Workplace social support and ambulatory cardiovascular activity in New York City Traffic Agents

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TitleWorkplace social support and ambulatory cardiovascular activity in New York City Traffic Agents
Publication TypeJournal Article
Year of Publication2003
AuthorsKarlin, W. A., Brondolo E., & Schwartz J.
JournalPsychosomatic medicine
Volume65
Pagination167-176
Date Published03
ISBN Number0033-3174; 1534-7796
Keywordsambulatory blood pressure, ambulatory heart rate, blood pressure, cardiovascular reactivity, coworker support, Employee Interaction, Heart Rate, high stress, Social Support, stress, stress level, Stress Reactions, supervisor support, Working Conditions, workplace social support
Abstract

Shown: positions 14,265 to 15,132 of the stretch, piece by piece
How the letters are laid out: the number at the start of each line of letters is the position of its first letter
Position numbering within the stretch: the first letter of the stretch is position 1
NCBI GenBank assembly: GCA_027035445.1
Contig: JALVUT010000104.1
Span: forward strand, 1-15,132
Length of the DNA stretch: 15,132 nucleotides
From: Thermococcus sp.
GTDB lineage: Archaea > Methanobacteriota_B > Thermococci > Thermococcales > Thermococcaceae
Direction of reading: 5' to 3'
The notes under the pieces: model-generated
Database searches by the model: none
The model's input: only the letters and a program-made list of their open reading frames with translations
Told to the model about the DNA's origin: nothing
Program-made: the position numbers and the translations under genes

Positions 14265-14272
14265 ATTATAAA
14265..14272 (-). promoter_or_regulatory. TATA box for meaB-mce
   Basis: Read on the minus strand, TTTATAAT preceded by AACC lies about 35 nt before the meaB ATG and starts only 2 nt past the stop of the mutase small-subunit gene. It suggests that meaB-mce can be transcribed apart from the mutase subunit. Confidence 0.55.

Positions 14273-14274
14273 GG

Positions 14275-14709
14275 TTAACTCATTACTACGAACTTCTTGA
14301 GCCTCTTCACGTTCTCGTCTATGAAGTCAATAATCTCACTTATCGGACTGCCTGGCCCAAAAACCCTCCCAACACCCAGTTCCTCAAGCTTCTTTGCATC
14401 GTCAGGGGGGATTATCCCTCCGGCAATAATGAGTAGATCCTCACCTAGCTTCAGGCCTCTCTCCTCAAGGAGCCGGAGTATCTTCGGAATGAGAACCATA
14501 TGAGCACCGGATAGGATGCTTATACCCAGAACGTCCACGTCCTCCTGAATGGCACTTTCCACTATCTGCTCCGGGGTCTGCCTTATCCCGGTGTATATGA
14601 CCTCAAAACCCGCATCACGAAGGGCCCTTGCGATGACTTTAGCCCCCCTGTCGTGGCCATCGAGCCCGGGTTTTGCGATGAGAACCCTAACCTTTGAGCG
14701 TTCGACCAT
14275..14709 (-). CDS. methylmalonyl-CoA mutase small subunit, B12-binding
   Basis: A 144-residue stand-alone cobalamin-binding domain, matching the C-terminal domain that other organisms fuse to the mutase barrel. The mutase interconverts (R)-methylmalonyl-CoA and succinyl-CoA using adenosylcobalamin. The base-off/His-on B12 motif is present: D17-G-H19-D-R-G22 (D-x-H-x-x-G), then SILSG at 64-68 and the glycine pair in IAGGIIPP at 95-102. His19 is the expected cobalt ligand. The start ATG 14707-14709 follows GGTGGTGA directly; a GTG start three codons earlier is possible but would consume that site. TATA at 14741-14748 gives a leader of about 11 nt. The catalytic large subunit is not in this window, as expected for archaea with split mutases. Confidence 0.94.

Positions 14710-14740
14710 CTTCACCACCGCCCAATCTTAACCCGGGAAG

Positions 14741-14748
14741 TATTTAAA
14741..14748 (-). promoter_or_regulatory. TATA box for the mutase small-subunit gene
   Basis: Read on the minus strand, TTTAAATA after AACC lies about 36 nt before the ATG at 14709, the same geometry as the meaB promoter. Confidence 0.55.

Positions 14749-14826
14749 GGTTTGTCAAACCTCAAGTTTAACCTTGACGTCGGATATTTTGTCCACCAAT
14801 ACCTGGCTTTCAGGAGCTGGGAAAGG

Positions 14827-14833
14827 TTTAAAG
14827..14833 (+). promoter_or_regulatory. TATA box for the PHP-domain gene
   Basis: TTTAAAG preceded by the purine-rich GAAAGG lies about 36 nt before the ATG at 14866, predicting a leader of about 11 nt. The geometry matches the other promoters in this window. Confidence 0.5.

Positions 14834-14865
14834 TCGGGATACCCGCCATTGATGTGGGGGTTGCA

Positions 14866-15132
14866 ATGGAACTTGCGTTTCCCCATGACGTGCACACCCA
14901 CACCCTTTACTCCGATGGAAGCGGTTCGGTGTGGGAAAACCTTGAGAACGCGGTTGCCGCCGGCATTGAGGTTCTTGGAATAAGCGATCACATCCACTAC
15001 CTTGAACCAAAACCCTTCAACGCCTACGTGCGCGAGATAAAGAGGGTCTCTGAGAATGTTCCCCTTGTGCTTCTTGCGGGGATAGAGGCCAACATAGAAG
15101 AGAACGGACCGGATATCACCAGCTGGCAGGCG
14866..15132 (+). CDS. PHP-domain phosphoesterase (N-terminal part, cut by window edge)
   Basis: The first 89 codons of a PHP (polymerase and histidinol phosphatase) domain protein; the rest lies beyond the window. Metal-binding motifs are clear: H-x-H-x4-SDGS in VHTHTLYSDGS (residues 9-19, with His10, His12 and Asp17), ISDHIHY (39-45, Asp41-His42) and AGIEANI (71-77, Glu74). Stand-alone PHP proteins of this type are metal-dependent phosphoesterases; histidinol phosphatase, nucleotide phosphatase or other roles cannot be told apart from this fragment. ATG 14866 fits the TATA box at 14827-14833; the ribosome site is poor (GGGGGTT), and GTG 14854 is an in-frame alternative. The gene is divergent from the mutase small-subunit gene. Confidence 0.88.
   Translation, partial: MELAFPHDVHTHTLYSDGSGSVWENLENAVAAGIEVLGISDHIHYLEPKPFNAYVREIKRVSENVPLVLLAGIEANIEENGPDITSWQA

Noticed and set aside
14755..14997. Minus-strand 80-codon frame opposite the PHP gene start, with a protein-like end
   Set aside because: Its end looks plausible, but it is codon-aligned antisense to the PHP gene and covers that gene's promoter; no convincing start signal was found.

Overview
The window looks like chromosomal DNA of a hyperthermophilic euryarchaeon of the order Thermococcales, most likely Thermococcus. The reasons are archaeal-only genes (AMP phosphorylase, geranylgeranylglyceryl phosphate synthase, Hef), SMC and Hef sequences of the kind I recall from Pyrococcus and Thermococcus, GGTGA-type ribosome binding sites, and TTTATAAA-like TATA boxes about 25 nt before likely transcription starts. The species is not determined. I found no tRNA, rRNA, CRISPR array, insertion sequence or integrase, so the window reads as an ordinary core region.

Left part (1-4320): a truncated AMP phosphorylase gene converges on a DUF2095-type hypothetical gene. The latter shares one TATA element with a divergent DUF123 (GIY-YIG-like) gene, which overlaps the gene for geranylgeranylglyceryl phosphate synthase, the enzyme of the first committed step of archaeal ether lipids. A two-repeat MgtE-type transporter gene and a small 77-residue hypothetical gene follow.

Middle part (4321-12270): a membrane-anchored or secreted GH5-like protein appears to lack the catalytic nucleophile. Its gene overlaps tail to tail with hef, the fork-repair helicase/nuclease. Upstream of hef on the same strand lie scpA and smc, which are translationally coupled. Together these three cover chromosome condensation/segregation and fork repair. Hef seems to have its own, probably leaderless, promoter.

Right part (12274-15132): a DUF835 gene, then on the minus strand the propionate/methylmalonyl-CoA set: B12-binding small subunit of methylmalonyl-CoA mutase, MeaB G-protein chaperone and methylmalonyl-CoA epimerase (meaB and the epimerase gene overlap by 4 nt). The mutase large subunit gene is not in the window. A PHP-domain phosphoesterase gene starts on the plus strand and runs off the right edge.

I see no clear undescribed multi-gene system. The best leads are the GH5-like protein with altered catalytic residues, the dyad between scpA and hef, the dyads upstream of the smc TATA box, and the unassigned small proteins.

Examined the associations of social support from coworkers and supervisors to workday ambulatory blood pressure and heart rate at the start of the work day, during high stress periods, and throught the workday. Subjects (Ss) included 36 male and 34 female New York City Traffic Enforcement Agents (aged 22-58 yrs). Mixed-model regression analyses were used to assess the effects of self-reported measures social support on blood pressure. Workplace support was associated with workday ambulatory blood pressure levels, with the effects depending on the source of support and the gender of the S. For women, immediate supervisor support was negatively associated with systolic blood pressure level, and a similar negative trend was found for diastolic blood pressure level. For men, coworker support was negatively associated with systolic blood pressure level. We found an interaction of social support with stress level (ie, baseline vs. high stress) such that immediate supervisor support was negatively associated with systolic blood pressure during high-stress conditions, but no effects were found under resting conditions. These findings suggest that workplace social support is associated with workday ambulatory blood pressure, especially during stressful work periods. (PsycINFO Database Record (c) 2010 APA, all rights reserved)

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